It was so cold visiting Buttercup and her babies that I had to duck into the Conservatory to warm up. Our little seedlings are progressing nicely, the Broccoli Raab and Kasumi Cabbage (yum, Kimchi) doing the best so far. It was also nice to see that one of the avocado trees is in bloom, finally!
OK, If you are a firm believer that the planet is on the verge of climactic doom, you may want to skip the following. Don’t get me wrong, I care about our surroundings as a steward. Whether we believe in climate warming, climate change, or Climate Gate, we can agree that being responsible and leaving things in even better condition that we found them, if possible, is a mutual goal. I don’t believe in planetary worship, setting planet Earth on some sort of pedestal with annual homage, but I do belive that God asks us to care for the things that He has provided.
My dissent with the climate warming advocates is that their dire predictions are not bearing out with reality in our own backyard. Or actually in lots of places. It is mid-March, and we can see snow in Europe delaying flights, and arctic blasts sweeping across this nation. This morning was 25 degrees and the frozen ground is covered with a dusting of snow. A look at the five-day forecast reveals predictions of highs in the forties for several of the next days, dropping to a high of 39 for Monday.
This is not normal, folks. Please take a moment to look at the chart below provided by City-Data.com. This is for Charles Town, WV a good bit north of us here. Please note on it that the average daily high for mid-March is 55.
Average climate in Charles Town, West Virginia
Based on data reported by over 4,000 weather stations
Weather.com reported just this week that camel-like animals lived in the arctic http://www.weather.com/news/science/environment/arctic-camel-fossils-20130305 and admitted that the planet may have been much warmer than today. If that is the case, life on earth obviously survived or I wouldn’t be writing this, and you wouldn’t be reading it. Most people are also familiar with the Medieval Warming Period. I have read some climate change alarmists make statements that “this was confined to Europe” although in the absence of any evidence about what went on in the rest of the world, I don’t know how they can make this statement.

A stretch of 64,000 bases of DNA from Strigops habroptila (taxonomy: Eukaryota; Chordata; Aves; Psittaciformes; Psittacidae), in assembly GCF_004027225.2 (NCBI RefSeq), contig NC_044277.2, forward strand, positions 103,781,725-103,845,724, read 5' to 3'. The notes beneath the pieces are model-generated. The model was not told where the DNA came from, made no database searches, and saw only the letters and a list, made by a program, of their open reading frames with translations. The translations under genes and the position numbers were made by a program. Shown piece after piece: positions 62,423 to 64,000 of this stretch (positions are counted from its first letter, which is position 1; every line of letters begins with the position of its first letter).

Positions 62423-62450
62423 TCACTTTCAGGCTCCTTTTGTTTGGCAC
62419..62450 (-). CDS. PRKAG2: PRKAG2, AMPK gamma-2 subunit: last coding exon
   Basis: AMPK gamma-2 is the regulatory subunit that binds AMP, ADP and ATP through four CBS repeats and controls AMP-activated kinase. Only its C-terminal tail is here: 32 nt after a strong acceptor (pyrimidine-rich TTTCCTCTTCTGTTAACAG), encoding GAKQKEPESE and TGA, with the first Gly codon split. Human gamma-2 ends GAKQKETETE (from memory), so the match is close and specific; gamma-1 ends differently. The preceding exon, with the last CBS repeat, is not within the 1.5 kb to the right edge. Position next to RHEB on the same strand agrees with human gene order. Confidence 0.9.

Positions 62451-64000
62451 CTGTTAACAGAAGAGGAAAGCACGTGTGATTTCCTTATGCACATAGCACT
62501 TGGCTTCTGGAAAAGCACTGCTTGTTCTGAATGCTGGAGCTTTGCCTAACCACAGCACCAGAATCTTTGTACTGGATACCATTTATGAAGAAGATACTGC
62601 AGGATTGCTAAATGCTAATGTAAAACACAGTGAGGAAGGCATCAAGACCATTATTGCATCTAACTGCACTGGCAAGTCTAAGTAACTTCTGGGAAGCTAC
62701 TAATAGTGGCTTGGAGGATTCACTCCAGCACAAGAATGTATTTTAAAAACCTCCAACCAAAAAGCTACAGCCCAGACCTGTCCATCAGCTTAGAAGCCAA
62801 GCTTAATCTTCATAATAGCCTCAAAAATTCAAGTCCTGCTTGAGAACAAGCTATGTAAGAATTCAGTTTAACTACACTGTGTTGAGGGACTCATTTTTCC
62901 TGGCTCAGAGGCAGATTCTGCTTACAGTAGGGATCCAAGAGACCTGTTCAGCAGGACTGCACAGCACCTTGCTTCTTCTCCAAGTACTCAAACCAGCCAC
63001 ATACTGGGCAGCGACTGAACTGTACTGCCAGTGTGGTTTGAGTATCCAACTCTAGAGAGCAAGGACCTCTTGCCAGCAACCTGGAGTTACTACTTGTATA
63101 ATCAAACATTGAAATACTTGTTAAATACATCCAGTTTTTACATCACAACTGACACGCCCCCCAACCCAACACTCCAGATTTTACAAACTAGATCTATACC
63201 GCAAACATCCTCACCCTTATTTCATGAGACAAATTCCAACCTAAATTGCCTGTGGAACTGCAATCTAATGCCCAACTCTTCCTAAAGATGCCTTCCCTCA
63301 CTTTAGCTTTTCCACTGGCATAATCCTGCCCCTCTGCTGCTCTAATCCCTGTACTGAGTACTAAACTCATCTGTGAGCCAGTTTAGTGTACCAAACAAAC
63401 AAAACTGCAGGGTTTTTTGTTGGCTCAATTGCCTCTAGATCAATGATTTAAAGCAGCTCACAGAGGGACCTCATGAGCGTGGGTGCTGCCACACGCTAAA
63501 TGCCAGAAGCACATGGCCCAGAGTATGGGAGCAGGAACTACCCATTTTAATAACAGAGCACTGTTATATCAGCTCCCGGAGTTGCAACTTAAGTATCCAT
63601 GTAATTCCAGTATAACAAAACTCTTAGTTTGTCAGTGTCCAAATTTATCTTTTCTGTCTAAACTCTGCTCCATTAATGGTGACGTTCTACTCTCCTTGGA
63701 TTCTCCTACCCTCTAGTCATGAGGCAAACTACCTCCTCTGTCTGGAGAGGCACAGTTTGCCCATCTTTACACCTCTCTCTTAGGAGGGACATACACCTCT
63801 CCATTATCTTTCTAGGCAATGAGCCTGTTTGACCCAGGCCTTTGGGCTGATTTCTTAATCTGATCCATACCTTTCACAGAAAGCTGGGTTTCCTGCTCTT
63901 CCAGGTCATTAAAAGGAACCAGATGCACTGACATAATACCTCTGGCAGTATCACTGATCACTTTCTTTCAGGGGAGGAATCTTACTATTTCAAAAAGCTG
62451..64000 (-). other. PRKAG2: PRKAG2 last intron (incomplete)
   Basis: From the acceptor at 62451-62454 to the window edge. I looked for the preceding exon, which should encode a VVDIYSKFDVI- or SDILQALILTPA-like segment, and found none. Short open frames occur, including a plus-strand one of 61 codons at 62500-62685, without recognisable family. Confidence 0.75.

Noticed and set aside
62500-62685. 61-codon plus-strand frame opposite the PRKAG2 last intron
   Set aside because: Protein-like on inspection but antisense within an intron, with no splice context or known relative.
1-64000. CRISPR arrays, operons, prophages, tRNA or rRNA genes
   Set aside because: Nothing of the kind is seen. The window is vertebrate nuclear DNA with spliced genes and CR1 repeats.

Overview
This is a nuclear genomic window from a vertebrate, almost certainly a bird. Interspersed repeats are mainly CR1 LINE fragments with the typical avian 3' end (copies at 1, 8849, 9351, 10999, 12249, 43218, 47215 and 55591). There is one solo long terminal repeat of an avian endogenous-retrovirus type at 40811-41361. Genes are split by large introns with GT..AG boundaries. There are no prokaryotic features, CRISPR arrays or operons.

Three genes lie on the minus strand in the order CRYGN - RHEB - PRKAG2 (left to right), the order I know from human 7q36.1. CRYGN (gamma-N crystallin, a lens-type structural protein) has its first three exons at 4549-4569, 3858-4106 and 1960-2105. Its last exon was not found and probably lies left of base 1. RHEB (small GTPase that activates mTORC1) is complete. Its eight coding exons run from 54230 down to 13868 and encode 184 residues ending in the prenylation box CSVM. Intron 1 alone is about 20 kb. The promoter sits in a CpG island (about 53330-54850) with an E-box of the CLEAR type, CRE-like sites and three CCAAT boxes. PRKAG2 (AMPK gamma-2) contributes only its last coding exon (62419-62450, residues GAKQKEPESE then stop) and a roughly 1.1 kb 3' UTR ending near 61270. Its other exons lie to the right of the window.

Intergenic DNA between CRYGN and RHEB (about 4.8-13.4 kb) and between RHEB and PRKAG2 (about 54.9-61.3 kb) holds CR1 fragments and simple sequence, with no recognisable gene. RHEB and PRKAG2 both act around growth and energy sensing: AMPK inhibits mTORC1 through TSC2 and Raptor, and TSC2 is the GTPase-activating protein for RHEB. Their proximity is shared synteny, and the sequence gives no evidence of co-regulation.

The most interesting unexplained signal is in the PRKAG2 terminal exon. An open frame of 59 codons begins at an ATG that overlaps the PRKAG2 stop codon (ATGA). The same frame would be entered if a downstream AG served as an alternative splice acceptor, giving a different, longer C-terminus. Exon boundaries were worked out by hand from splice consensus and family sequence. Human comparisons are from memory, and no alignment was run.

Just as the sun goes through its cycles, I believe the Earth does as well. These days it feels like we are getting colder.
Several things to discuss today.
You may remember the first wattle fence article with input from the Frontier Culture Museum. At the time, I advanced the theory with my husband that the wattles would create a cooler area on one side and a microclimate of warmth on the other. Well, I can’t confirm my entire theory yet, since we have yet to finish the fence Lack of cooperation with the weather I say, but none-the-less, we have been working on raising the other side. I know there are lots of global warming alarmists who insist the planet is getting warmer, but we had snow in October and snow in March, which makes 6 months of snow, and I thought winter was generally three months longs, plus or minus, but I digress….
So, despite all the gaps between the branches, and all the sun that it still permits to go through, the snow last week confirmed part of my theory.
We had highs in the fifties both Saturday and Sunday and experienced almost a full melt of the snow. Almost! Here is the one portion of the garden where the wattle is complete. I know where my spinach and lettuce are going this year
Second, I finished a fun little project, something I had wanted to try lately, one of the little jackets or vest crocheted in the round. This was made in a size small out of 100 percent mercerised cotton from Greece. It has a lovely sheen and a ribbon-like feel. The vest is available in the Meduseld Store.
There has been all sorts of activity at Meduseld these last few days, so it is time to catch up.
With the burst of warm weather last week, some of the maples are starting to give sap. The best weather pattern for sap is freezing nights with above freezing temperature days. Once this cold snap moves through, we may be heading into ideal syrup weather. Stay tuned.
Tomorrow should see some new items in the store. I have been wrapping up (pun intended) two shoulder shawls (wraps) to sell, and there will be a little more wool. Also, last week a large box of dyed wool went off to the fiber mill.
A hint of an item going in the store…
We also butchered some older hens over the weekend, and continue to see progress in the chickens’ health since we added fermented feed to their diets. These stew hens were filled with the rich golden fat that makes such wonderful broths.